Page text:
Spending 5 years working behind the scenes in the healthcare game taught me a lot of tips and tricks to save money. It’s an industry that I’m glad I left and would never work in again because of a lot of shady business dealings I witness, but I’m glad for the education I got.

    • Julie C says:

      Will you write a guest post(for MSM readers) on all of the tips that you learned ?

      • Ashley P says:

        I suppose I could try. I’ve been out of the industry over 3 years, and a lot has changed since then, so I’m not sure how much is still relevant.

    • Brooke says:

      I am a biller for a hospital. Not sure how your organization was run but we aren’t all bad. “They like to slip things into the bill” constitutes fraud and is completely unacceptable. Trust me, if there is a mistake on your bill it was not done intentionally.

      • Ashley P says:

        Oh, I know. Not everyone runs a shady operation. The operation I worked for was pretty decent. But we did a lot of business with organizations that weren’t so forthright. I live in South Florida, and Miami-Dade county alone has more Medicare and Medicaid fraud than the top 3 fraudulent states combined. It just runs rampant where we live, and there are so many people and offices that a lot of it goes unrecorded, unpunished, and even unnoticed. I tried reporting some of these entities, but nothing ever came of it.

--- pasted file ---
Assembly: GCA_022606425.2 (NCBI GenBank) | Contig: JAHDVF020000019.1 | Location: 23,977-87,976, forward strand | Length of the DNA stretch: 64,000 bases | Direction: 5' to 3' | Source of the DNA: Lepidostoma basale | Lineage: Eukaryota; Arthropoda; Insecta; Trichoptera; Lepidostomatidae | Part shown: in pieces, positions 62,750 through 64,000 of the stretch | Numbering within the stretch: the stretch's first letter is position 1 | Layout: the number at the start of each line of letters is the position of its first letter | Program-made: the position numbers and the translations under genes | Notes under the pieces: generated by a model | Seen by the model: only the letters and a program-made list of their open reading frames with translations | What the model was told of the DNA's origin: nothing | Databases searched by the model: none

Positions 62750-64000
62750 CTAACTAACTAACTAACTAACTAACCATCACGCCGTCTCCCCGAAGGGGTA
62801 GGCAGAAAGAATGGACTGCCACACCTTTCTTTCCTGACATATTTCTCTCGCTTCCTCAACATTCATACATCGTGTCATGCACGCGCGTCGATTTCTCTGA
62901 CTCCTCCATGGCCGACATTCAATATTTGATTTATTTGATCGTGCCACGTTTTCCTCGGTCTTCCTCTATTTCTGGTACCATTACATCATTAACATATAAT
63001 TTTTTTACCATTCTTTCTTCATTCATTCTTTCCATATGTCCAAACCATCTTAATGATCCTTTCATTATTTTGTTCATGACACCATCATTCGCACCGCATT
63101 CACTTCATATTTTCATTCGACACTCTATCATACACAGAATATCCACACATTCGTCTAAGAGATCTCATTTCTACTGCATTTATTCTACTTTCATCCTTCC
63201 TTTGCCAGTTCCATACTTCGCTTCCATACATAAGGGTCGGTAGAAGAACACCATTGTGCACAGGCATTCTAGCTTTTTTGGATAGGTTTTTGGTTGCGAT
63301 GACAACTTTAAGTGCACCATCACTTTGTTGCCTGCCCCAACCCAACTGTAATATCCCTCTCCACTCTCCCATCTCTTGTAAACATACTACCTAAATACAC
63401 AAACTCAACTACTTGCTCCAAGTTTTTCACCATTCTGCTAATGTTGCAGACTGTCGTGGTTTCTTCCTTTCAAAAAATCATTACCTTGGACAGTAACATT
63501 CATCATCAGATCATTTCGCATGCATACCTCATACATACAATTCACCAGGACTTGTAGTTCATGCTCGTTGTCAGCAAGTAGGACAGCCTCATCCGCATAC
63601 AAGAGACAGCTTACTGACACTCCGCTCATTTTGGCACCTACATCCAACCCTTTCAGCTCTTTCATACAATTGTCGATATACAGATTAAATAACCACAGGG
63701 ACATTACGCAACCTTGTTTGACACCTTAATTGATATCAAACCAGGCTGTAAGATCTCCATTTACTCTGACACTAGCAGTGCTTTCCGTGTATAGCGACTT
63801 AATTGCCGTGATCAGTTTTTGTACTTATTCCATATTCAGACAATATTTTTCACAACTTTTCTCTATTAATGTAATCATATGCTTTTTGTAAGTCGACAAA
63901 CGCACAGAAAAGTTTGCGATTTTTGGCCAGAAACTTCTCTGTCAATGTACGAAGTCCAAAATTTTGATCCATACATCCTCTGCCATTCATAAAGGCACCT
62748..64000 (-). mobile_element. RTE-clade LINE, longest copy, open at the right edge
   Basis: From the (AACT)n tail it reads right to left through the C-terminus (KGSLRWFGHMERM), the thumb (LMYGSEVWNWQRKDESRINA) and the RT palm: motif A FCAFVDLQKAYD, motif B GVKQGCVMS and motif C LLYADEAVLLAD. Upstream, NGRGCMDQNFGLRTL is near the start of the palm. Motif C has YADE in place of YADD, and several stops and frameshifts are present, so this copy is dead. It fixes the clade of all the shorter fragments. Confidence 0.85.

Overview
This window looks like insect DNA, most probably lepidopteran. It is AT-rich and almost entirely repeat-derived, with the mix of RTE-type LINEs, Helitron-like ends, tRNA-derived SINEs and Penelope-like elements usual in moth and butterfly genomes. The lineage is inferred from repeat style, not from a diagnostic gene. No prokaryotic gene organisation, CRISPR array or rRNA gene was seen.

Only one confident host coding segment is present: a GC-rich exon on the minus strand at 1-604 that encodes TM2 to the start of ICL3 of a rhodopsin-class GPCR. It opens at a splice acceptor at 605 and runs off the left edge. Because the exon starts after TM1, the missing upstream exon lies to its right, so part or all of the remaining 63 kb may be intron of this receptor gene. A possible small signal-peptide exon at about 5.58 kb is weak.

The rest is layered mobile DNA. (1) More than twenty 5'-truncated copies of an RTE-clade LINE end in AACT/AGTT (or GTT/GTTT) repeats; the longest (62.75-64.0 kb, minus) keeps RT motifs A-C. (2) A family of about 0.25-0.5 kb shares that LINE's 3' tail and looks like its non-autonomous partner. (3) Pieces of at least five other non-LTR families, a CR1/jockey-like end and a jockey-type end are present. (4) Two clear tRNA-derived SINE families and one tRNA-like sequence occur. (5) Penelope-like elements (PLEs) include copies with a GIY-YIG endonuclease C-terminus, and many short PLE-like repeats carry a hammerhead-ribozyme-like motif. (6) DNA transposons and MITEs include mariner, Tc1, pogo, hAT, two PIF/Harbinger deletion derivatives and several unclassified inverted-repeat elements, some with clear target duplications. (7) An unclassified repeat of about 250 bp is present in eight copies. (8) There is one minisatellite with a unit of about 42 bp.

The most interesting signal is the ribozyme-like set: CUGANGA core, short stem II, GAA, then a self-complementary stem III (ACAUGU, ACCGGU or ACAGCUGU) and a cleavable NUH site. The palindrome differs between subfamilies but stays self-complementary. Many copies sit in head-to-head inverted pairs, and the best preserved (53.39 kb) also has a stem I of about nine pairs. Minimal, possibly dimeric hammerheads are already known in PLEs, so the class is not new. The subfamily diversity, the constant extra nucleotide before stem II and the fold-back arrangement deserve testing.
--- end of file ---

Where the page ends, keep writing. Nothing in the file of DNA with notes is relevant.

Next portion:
It’s a sad state of affairs. And a lot of people paid more than they should have because of it. It’s part of the reason I left.

  • Lora C says:

    Thank you for sharing this tip!! I just got health insurance through the affordable care act and I am finding that there is a great deal that I don’t know about navigating the health insurance maze. I am grateful to have health insurance for the first time in more than 15 years, but when I had it before it was so much easier. Thanks again for the tip!

  • M. says:

    I am without health insurance as of tomorrow thanks to the affordable health care act. My insurance didn’t have maternity care (which I do not need & do not want to pay for). The cheapest insurance that I can get for me & my husband is $500 per month with an $11,200 deductible. I had a $2,500 deductible before and only paid $297 per month. Even with insurance, I always ask how much tests will cost. Drs. act like you shouldn’t care because insurance will pay for it but trust me, with everyone’s deductibles as high as they are now – you NEED to ask!

  • Courtney Crane says:

    Medical costs can be so huge, but there are a lot of great ways to save significant amounts of money on them! Paying cash on the spot will often net you a discount (or paying it off early), asking to switch to a generic will sometimes save you and, though the reason for switching was care related, switching from a ‘regular’ OB to a midwife for the birth of my second child is saving us a significant amount. I am at a different facility and hospital for this child and I was pleasantly surprised to find out that we’re saving almost 25% by making the switch (and we’re in a much nicer, much more advanced hospital as an added bonus!)

    • Ashley P says:

      We are using a midwife for a home birth for our second child. It cost us over $10,000 in medical bills for a completely normal drug-free delivery.